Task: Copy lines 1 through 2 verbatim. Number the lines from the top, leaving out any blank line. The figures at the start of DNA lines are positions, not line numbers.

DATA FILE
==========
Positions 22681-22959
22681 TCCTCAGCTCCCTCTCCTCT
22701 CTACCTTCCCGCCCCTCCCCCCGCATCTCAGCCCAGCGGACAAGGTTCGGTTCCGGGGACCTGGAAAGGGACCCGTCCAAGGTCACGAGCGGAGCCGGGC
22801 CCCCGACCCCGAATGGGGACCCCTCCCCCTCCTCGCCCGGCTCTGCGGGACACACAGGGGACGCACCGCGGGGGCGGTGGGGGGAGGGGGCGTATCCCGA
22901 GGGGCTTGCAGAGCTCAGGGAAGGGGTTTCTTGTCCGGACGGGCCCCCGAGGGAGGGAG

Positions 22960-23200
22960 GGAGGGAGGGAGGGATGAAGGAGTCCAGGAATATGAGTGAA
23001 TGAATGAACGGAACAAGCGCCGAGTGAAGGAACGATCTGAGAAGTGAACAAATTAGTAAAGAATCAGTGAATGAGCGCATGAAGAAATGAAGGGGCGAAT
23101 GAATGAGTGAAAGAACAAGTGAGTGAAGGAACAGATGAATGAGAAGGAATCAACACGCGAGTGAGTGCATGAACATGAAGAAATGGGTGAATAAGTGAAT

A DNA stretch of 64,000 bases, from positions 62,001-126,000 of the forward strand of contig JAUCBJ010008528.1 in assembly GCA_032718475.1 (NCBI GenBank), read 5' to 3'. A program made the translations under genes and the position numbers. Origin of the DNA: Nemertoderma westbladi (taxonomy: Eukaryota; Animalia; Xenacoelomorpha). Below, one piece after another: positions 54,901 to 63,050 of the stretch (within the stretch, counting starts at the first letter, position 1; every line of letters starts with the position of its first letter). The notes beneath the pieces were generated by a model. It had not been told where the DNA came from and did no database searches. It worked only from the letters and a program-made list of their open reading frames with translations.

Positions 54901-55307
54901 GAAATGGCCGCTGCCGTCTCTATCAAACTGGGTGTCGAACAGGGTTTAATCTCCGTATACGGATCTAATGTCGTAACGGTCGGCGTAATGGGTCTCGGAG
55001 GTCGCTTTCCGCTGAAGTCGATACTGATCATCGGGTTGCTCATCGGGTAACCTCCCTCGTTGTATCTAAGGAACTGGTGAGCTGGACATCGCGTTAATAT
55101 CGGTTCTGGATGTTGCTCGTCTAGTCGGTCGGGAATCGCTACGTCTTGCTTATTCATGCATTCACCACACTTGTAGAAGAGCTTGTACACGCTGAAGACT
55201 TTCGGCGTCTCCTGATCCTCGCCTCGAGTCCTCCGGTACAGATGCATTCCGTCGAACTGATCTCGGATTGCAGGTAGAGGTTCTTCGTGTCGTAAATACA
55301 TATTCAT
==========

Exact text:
Positions 22681-22959
22681 TCCTCAGCTCCCTCTCCTCT